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Puzzle Boxes - Japanese

Puzzle boxes of the highest quality.  Traditional Japanese puzzle boxes from Hakone. Himitsu-Bako means Secret Box in Japanese and over time these boxes became  commonly known as a "Personal Secret Box".  Small Karakuri boxes also from Japan.  Our stock is changing all the time so keep an eye on this page.  Many of these items are only available in very small quantities.

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This history of the himitsu-bako, or puzzle box, starts more than 200 years ago in Hakone, Japan. 

At first they were just small trinket boxes used for holding various small items like needle and thread (their difficulty to open kept these things safe from young children) or jewellery. But soon workers began making larger boxes to keep their tools safe. They could be used by samurai or warlords to send secret messages or for travellers to protect their belongings during journeys.

As they grew larger and more elaborate, they came to be known by other names too; sikake-bako or tei-bako literally meaning trick box or clever box.

But it wasn't until the Meiji Period in the late 1800 that local artisans in Hakone took the plain puzzle box and applied the yosegi-zaiku, a mosaic-style type of wood artistry or handicraft that had been made in Hakone for more than 1000 years, in the Heian period. Yosegi-Zaiku is made from the great variety of trees in the Hakone region and is a type of inlaid mosaic woodwork unique to this area.  It is made by gluing a series of intricate geometric shaped woods together and then slicing them into a veneer to make the design.

Takajiro Ohkawa, Tatsunosuke Okiyama and Mr. Kikukawa are credited with the creation of what we now know as the modern Japanese puzzle box.

While Hakone was always a tourist destination in is own right, with it's famed hot springs, on the shores of Lake Ashi, almost at the foot of Mt Fuji, and surrounded by amazing forests, it was also a well-travelled route connecting Osaka and Tokyo, so the region definitely saw many tourists even as early as the nineteenth century. The himitsu-bako are intriguing and very decorative so they quickly became popular souvenirs for the tourists visiting Hakone.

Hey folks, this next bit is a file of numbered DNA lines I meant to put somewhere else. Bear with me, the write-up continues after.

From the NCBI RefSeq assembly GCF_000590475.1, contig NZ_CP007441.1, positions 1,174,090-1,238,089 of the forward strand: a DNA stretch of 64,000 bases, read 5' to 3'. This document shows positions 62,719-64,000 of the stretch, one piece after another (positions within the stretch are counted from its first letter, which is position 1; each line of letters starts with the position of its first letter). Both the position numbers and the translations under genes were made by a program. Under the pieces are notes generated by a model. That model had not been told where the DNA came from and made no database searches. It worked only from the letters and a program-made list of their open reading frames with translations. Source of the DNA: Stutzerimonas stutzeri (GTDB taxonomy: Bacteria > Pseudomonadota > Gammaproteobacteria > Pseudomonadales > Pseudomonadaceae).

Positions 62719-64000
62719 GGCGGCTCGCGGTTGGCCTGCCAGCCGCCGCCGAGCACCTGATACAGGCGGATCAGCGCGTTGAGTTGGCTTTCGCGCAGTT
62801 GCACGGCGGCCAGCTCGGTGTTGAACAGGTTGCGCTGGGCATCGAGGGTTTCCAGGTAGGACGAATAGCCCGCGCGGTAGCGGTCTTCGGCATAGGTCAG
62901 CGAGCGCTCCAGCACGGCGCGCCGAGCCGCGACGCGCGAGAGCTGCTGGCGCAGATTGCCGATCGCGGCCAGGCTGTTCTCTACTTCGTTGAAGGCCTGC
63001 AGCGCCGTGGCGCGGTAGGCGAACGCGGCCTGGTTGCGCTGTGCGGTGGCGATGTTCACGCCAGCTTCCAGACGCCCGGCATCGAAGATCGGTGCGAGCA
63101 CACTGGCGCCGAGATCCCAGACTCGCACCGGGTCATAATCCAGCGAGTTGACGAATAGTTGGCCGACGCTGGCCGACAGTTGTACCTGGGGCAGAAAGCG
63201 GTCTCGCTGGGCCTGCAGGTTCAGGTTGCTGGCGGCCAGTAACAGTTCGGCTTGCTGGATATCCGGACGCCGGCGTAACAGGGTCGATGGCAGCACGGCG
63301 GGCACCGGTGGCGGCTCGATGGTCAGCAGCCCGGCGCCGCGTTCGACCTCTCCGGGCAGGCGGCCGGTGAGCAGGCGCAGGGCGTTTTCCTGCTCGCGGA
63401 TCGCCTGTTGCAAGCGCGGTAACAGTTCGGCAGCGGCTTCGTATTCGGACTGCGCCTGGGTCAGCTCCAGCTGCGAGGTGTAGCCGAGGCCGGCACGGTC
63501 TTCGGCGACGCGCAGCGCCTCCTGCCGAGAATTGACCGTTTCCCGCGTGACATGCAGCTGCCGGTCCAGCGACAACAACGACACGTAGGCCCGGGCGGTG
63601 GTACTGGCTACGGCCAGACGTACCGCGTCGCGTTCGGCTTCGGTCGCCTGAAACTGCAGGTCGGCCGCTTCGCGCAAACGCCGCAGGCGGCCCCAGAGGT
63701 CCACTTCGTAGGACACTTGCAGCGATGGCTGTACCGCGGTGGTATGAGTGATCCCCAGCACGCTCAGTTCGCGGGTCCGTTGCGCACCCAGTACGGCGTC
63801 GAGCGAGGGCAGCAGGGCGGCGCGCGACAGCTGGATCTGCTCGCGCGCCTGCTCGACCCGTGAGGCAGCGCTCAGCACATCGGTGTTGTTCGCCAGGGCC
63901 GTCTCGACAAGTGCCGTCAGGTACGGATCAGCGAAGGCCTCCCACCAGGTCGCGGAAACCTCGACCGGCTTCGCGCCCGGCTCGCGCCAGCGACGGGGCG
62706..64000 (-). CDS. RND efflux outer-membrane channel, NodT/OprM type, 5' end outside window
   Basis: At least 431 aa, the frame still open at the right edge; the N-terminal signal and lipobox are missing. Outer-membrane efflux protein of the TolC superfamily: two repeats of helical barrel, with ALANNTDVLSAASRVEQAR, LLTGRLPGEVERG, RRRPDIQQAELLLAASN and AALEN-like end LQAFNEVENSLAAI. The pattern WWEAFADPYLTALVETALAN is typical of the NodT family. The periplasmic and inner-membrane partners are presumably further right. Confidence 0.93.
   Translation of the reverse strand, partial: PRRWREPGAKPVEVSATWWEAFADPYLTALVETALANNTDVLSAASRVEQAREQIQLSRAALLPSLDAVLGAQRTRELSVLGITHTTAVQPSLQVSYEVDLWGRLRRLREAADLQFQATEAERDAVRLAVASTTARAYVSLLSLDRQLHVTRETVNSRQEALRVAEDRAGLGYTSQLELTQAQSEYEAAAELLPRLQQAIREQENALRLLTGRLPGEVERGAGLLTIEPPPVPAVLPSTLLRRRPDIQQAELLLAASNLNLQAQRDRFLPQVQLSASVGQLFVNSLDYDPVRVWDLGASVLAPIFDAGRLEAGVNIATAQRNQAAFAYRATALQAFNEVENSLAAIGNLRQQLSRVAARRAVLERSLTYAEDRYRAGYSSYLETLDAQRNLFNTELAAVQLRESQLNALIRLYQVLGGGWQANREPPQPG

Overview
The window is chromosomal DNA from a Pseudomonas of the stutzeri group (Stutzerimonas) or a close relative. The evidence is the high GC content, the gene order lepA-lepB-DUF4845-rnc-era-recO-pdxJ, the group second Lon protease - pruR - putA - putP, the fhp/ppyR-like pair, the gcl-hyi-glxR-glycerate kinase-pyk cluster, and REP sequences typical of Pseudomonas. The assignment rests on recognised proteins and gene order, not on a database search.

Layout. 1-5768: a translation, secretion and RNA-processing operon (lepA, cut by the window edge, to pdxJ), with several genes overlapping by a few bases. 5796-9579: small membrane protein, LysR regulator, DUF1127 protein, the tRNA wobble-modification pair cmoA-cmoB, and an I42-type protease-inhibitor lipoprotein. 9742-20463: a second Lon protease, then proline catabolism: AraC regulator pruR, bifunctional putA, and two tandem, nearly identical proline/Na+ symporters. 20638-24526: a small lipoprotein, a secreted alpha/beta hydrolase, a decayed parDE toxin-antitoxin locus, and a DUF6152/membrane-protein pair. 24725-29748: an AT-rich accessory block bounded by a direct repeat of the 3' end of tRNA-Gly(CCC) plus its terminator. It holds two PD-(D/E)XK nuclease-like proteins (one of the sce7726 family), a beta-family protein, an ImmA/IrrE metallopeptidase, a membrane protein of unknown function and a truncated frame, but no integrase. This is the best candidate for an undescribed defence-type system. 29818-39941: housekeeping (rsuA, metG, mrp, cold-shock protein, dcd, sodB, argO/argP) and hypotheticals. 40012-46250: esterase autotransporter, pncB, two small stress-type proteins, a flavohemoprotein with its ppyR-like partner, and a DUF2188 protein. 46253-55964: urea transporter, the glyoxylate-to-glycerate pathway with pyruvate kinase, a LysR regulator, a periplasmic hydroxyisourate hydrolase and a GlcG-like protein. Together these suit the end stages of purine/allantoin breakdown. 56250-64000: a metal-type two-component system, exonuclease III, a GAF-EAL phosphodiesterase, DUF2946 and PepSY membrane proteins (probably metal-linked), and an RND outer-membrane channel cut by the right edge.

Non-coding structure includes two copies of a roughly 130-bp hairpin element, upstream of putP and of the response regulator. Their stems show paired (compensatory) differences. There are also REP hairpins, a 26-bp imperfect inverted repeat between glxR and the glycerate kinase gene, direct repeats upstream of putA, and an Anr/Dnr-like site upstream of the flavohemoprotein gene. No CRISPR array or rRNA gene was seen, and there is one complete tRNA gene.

Japanese puzzle boxes can only be opened if you know the correct sequence to unlock the compartment. Japanese puzzle boxes can only be opened if you know the correct sequence to unlock the compartment. Some of the easier trick boxes can have as few as four moves but we've had puzzles in stock with as many as 54 moves. The puzzler slides the sides of the box back and forth similar to a sliding block puzzle, but instead of rearranging tiles to make a picture, the correct sequence of moves will open the box. The Japanese Puzzle box will never open unless you follow the correct sequence of moves exactly.

And there's even an example of a Japanese Puzzle Box in the Australian War Memorial in Canberra in the Australian Capital Territory.

It was discovered by a civilian boilermaker, Robert Judge in one of the Japanese midget submarines which was recovered from Sydney Harbour after the attack of the night of 30-31 May 1942. Judge was specifically employed at Garden Island, Sydney to cut open the submarines with an oxy-acetylene torch. He noticed this box as he entered the interior of the submarine, secretly removed it, and retained it as a keepsake.

Japanese inlaid rectangular wooden puzzle or secret box, featuring an interwoven geometric Yosegi pattern on all four sides and on the face of the hidden drawer; a traditional coloured inlaid scene of Mount Fuji with boat and house on the sliding cover; and a pink rose and bird design on the base and on the sliding lid of the hidden drawer, all using veneer wood. The lid is removed by sliding the top half of the proper right side panel, which releases it. This reveals a box, half the depth of the whole. Pulling up the proper left side panel reveals a sliding drawer fitted with sliding lid nestled in the lower half of the box. The drawer face is equipped with a small round orange handle, probably made from celluloid.

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